Shibata Katsuie, also called Gonroku, was born in Kamiyashiro village, Owari, now located in Meito-Ku, Nagoya City. Initially, he pledged allegiance to Oda Nobunaga's younger brother, Oda Nobukatsu, and participated in Nobukatsu's scheme to usurp his elder brother's power. Katsuie led the charge against Nobunaga in the Battle of Ino in 1556 but was defeated. While Nobunaga had his younger brother executed, Katsuie was spared. Despite their past conflict, Katsuie became one of Nobunaga's commanders, earning a reputation for bravery and loyalty.

Katsuie's military career was marked by notable victories, such as his escape from the besieged Chokoji Castle during the Battle of Anegawa in 1570, where he demonstrated exceptional leadership by destroying the remaining water urns to prevent retreat. After this, he was tasked with establishing himself in Echizen Province (modern-day Fukui Prefecture) and constructed Kitanosho Castle, boasting a nine-story keep, the largest in Japan at the time.

Following Nobunaga's assassination at Honnoji in Kyoto, Katsuie engaged in battles with Uesugi Kenshin's forces and participated in the siege of Matsukura. His involvement prevented him from joining the pursuit of Akechi Mitsuhide, Nobunaga's killer.

During the Battle of Shizugatake, Katsuie supported Oda Nobutaka, Nobunaga's third son, as heir against Hideyoshi's preferred successor, Samboshi. Snowed in and facing Hideyoshi's advancing armies, Katsuie retreated to Kitanosho Castle. In the face of imminent defeat and encircled by Hideyoshi's troops, Katsuie commanded his daughters and wife, Oichi (interestingly, Nobunaga's sister), to seek refuge under Hideyoshi's protection.However, Oichi refused, and in a tragic end, Katsuie and Oichi committed seppuku together, with Katsuie initiating a fire that consumed Kitanosho Castle along with their bodies.


See also 

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    Yasuke, an African page, arrived in Japan in 1579 as the attendant of the Italian Jesuit missionary Alessandro Valignano. Before the arrival of the Englishman William Adams, it is thought that Yasuke was possibly the inaugural non-Japanese samurai, arriving about twenty years earlier.

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  • Yamanami Keisuke


    Yamanami Keisuke, the second in command of the Shinsengumi, a special police force during the late Edo period, shocked many when he performed seppuku on March 20, 1865, at the age of 32.

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  • Yamamoto Kansuke


    Yamamoto Kansuke, renowned as a samurai strategist and one of Takeda Shingen's esteemed 24 Generals, hailed from the Mikawa region, known for breeding formidable warriors. Despite physical challenges—blindness in one eye, lameness in one leg, and a malformed hand—Kansuke embarked on a warrior's pilgrimage in his twenties. Traveling across the land, he honed his skills in strategy, tactics, castle construction, and warfare, engaging in various swordsmanship schools and forms.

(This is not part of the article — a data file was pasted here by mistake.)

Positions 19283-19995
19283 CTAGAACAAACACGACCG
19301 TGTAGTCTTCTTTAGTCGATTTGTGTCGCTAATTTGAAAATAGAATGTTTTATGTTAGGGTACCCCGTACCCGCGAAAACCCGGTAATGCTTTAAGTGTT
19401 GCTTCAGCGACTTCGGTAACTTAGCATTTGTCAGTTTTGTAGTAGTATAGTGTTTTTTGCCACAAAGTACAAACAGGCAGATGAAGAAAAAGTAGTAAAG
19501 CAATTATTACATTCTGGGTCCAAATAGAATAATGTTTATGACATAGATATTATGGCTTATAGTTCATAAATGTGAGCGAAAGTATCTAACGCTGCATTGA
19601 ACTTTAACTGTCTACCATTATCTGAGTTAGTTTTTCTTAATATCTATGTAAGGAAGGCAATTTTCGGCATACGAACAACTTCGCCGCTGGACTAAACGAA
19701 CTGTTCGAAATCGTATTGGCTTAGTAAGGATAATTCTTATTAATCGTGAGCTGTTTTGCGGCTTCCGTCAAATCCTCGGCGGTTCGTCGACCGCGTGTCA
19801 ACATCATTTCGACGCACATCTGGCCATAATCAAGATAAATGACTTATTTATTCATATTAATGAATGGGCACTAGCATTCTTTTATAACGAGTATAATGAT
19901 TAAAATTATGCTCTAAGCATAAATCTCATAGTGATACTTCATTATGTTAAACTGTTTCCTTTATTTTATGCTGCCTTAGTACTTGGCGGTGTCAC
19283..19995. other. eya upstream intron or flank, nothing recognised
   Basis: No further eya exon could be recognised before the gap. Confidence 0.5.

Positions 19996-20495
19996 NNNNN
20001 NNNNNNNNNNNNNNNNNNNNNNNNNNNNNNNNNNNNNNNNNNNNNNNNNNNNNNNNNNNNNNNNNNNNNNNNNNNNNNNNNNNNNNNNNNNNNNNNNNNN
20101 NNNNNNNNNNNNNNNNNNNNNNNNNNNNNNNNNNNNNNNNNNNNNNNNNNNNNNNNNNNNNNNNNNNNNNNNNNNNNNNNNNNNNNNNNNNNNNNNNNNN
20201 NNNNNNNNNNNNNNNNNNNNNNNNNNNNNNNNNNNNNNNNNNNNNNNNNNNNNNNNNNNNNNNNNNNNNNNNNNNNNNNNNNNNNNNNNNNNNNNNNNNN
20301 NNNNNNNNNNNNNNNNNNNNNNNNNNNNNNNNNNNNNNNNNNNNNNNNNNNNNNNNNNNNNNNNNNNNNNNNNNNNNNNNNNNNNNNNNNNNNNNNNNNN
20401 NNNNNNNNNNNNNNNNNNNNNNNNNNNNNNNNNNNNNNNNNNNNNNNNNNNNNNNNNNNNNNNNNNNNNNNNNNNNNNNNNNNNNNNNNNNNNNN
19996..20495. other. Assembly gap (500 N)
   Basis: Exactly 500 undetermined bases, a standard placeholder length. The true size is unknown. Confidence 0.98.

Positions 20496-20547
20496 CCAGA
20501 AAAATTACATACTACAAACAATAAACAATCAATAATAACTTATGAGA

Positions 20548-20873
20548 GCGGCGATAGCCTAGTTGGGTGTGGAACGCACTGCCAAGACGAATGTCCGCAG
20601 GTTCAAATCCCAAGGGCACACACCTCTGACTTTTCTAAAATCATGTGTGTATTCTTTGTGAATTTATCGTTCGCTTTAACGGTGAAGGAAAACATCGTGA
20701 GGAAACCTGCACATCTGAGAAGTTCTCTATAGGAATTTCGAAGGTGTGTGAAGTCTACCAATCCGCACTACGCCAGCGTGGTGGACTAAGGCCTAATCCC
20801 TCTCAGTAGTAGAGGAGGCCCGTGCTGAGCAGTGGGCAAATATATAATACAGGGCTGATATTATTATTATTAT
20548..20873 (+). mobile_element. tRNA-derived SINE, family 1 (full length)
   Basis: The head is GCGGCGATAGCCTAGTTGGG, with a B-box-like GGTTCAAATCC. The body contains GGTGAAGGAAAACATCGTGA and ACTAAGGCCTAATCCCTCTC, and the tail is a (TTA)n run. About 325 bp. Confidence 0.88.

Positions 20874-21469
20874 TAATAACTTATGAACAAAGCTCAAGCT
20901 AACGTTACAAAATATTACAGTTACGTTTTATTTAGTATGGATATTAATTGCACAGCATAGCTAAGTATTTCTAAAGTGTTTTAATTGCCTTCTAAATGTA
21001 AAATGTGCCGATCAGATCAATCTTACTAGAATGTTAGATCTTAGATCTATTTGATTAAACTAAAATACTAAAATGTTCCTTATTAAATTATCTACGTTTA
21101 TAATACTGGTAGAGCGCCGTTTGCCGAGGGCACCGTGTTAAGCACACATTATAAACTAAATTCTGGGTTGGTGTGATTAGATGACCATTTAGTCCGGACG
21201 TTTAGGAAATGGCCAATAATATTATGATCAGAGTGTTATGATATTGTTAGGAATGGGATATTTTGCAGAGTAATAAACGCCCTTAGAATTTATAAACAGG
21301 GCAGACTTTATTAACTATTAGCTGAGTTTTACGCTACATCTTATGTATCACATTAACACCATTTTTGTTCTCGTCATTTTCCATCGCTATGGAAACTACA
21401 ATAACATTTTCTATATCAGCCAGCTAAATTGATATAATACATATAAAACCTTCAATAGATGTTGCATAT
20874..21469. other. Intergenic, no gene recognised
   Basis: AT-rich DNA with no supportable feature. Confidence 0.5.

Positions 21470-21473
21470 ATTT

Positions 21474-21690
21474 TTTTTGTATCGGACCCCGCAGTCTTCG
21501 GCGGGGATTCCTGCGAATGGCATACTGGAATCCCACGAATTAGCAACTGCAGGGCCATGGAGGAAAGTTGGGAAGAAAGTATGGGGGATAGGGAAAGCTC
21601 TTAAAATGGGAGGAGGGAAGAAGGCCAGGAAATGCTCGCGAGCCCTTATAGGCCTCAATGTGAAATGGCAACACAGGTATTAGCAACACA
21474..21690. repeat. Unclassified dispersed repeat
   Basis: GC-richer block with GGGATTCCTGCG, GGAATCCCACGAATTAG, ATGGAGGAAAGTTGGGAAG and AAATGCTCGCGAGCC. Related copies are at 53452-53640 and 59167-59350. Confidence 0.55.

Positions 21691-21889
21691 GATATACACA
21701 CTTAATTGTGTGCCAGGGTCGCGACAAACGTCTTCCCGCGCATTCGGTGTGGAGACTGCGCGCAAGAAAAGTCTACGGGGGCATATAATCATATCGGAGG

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  • Yamaga Soko


    Yamaga Soko was a multifaceted figure in Japanese history, renowned as a strategist, philosopher, and scholar. Later in life, he became a ronin, leaving a significant mark on the understanding of the Tokugawa period samurai.

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  • William Adams - Miura Anjin


    William Adams, also known as Miura Anjin, holds the distinction of being one of the few non-Japanese individuals granted samurai status. Born in Gillingham, Kent, England in 1564, Adams embarked on a remarkable journey that led him to become an influential figure in Japanese history.

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  • Wakisaka Yasuharu


    Wakisaka Yasuharu held the position of daimyo over Awaji Island before ruling over Ozu in Iyo Province. His significance in the Battle of Sekigahara in 1600 cannot be overstated.

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  • Ukita Hideie


    Ukita Hideie was born as the second son of Ukita Naoie, the ruler of Okayama Castle. Tragically, Hideie's father passed away when he was just nine years old, thrusting him into the responsibilities of leading the castle, clan, and domain. Prior to his father's demise, the Ukita clan had aligned with Oda Nobunaga. After Nobunaga's assassination during the Honno-ji Incident, Hideie remained loyal to Toyotomi Hideyoshi, whose ties were further solidified through marriage.

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  • Uesugi Kenshin


    Uesugi Kenshin stands out as one of the most formidable daimyo of the Sengoku period, presenting the sole substantial challenge to Oda Nobunaga's quest for dominance.

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